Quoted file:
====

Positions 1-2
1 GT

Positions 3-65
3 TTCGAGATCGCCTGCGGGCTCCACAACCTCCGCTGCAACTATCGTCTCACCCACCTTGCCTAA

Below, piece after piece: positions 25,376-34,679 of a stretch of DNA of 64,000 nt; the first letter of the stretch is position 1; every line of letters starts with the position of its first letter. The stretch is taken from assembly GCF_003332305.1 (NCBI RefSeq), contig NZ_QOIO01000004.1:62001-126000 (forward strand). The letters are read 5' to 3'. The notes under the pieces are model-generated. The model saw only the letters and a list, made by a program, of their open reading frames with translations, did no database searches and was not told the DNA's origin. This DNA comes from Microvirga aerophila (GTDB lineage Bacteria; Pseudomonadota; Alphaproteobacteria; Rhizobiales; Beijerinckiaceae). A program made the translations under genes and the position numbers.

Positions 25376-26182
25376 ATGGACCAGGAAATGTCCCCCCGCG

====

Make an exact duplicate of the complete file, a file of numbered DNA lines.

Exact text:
Positions 1-2
1 GT

Positions 3-65
3 TTCGAGATCGCCTGCGGGCTCCACAACCTCCGCTGCAACTATCGTCTCACCCACCTTGCCTAA

Below, piece after piece: positions 25,376-34,679 of a stretch of DNA of 64,000 nt; the first letter of the stretch is position 1; every line of letters starts with the position of its first letter. The stretch is taken from assembly GCF_003332305.1 (NCBI RefSeq), contig NZ_QOIO01000004.1:62001-126000 (forward strand). The letters are read 5' to 3'. The notes under the pieces are model-generated. The model saw only the letters and a list, made by a program, of their open reading frames with translations, did no database searches and was not told the DNA's origin. This DNA comes from Microvirga aerophila (GTDB lineage Bacteria; Pseudomonadota; Alphaproteobacteria; Rhizobiales; Beijerinckiaceae). A program made the translations under genes and the position numbers.

Positions 25376-26182
25376 ATGGACCAGGAAATGTCCCCCCGCG